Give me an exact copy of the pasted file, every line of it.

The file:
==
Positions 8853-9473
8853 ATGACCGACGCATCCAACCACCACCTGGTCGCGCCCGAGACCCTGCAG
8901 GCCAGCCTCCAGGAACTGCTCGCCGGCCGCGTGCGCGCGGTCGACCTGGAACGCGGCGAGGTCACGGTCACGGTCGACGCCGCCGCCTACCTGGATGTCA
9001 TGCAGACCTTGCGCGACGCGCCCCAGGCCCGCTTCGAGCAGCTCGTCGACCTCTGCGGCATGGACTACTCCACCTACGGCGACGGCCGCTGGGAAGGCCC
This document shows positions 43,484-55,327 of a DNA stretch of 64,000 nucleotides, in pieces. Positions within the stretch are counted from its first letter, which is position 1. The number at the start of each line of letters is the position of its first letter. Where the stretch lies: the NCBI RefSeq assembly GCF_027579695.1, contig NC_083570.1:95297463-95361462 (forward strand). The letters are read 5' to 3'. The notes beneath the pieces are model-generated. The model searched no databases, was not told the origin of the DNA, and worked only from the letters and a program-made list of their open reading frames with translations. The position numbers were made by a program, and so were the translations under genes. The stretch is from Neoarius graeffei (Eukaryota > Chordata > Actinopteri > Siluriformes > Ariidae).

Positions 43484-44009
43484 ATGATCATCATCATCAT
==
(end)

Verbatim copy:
Positions 8853-9473
8853 ATGACCGACGCATCCAACCACCACCTGGTCGCGCCCGAGACCCTGCAG
8901 GCCAGCCTCCAGGAACTGCTCGCCGGCCGCGTGCGCGCGGTCGACCTGGAACGCGGCGAGGTCACGGTCACGGTCGACGCCGCCGCCTACCTGGATGTCA
9001 TGCAGACCTTGCGCGACGCGCCCCAGGCCCGCTTCGAGCAGCTCGTCGACCTCTGCGGCATGGACTACTCCACCTACGGCGACGGCCGCTGGGAAGGCCC
This document shows positions 43,484-55,327 of a DNA stretch of 64,000 nucleotides, in pieces. Positions within the stretch are counted from its first letter, which is position 1. The number at the start of each line of letters is the position of its first letter. Where the stretch lies: the NCBI RefSeq assembly GCF_027579695.1, contig NC_083570.1:95297463-95361462 (forward strand). The letters are read 5' to 3'. The notes beneath the pieces are model-generated. The model searched no databases, was not told the origin of the DNA, and worked only from the letters and a program-made list of their open reading frames with translations. The position numbers were made by a program, and so were the translations under genes. The stretch is from Neoarius graeffei (Eukaryota > Chordata > Actinopteri > Siluriformes > Ariidae).

Positions 43484-44009
43484 ATGATCATCATCATCAT